**Brian Alspach**

**Poker Digest Vol. 5, No. 2, January 11-24,
2002**

You are playing in a 10-handed hold'em game and find that you have been dealt pocket 8s. When thinking about possible hands for other players, it is natural to wonder about the possibility of other players having been dealt pocket pairs.

In my previous article, I determined the probability of another player also holding pocket 8s. What we learned is that the probability of this occurring is about 1/136. Thus, it is an unlikely event.

Given that you have been dealt a pocket pair, contemplating the possibility
of another player holding a pair of the same rank is mostly a matter of
curiosity. What is far more interesting, and more important, are the
chances that one or more opponents have been dealt pocket pairs of *larger* rank. This is the topic of this article.

The probabilities I am about to present should be of interest to all players. As far as I know, these calculations have not been carried out before. I cannot be certain no one has done them before, but given the general level of probabilistic results commonly available, it is no surprise I haven't seen this information. The methods employed in the popular poker books are incapable of handling this problem.

If someone has worked on this problem, I would not be surprised to learn simulations were used. I want to emphasize these probabilities are the outcome of exact computations. Thus, the results are exact to within the decimal approximations of rational numbers.

pair | one rank | two ranks | three ranks |

K-K | .0439 | - | - |

Q-Q | .08412 | .001863 | - |

J-J | .12161 | .005435 | .0000768 |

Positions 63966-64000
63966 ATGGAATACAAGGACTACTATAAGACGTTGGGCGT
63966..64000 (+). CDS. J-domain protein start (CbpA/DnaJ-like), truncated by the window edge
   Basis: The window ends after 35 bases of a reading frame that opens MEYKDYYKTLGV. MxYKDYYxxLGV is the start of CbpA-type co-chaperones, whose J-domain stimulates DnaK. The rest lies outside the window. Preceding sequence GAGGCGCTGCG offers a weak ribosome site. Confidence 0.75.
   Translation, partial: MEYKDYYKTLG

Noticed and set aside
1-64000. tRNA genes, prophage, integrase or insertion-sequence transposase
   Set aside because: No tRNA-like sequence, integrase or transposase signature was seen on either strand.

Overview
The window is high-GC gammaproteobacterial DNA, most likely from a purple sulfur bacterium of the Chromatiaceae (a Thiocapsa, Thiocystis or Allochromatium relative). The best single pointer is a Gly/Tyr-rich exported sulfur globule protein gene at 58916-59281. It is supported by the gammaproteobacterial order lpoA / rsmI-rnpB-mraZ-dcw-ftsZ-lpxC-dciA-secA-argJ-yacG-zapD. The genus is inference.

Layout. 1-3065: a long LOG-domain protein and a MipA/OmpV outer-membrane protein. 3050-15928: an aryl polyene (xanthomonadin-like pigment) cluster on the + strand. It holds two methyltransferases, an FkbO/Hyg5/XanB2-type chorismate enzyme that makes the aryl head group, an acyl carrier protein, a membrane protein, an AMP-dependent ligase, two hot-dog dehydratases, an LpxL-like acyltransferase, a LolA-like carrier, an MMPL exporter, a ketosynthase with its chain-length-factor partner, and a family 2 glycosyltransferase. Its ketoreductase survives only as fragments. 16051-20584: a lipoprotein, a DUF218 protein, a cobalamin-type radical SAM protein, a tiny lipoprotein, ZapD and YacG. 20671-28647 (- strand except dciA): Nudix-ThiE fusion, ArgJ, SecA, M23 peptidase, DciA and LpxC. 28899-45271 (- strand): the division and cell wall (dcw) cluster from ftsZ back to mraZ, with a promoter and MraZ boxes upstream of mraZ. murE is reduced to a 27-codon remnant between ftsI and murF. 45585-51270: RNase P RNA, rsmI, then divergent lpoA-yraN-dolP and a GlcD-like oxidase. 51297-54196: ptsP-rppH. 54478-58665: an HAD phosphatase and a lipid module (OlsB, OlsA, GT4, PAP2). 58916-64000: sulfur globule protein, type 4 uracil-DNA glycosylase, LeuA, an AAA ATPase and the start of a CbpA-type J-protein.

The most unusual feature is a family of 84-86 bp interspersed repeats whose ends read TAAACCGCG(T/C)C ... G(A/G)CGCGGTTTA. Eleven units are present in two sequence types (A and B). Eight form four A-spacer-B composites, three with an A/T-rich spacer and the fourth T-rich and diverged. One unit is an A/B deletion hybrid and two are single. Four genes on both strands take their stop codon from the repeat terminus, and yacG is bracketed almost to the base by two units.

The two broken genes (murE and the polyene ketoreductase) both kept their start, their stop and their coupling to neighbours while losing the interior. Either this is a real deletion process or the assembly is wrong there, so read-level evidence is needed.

10-10 | .15519 | .01044 | .0002844 |

9-9 | .1857 | .01662 | .0007109 |

8-8 | .2132 | .02397 | .001367 |

7-7 | .2380 | .03218 | .0023 |

6-6 | .2603 | .04114 | .003538 |

5-5 | .2801 | .05071 | .0051 |

4-4 | .2977 | .06076 | .007 |

3-3 | .3133 | .07118 | .009251 |

2-2 | .3269 | .08186 | .01186 |

The table above contains the information. I'll now describe the entries of the table. The column headed ``Pair'' tells us the rank of the pair held by the player. The column headed ``One Rank'' tells us the probability there is exactly one larger rank for which either one or two pairs of that rank have been dealt to other players. The column headed ``Two Ranks'' tells us the probability there are exactly two larger ranks for which either one or two pairs of each rank have been dealt to other players. There is an analogous meaning to the column headed ``Three Ranks''.

Now consider some examples. Look at the row corresponding to a player holding pocket kings. We find a probability of .0439 under the column headed ``One Rank.'' That is the probability there is either one or two players holding pocket aces. This translates into odds of about 21.8-to-1 against someone having pocket aces. Note that there are no entries under the other columns for pocket kings because there is only one rank larger than king.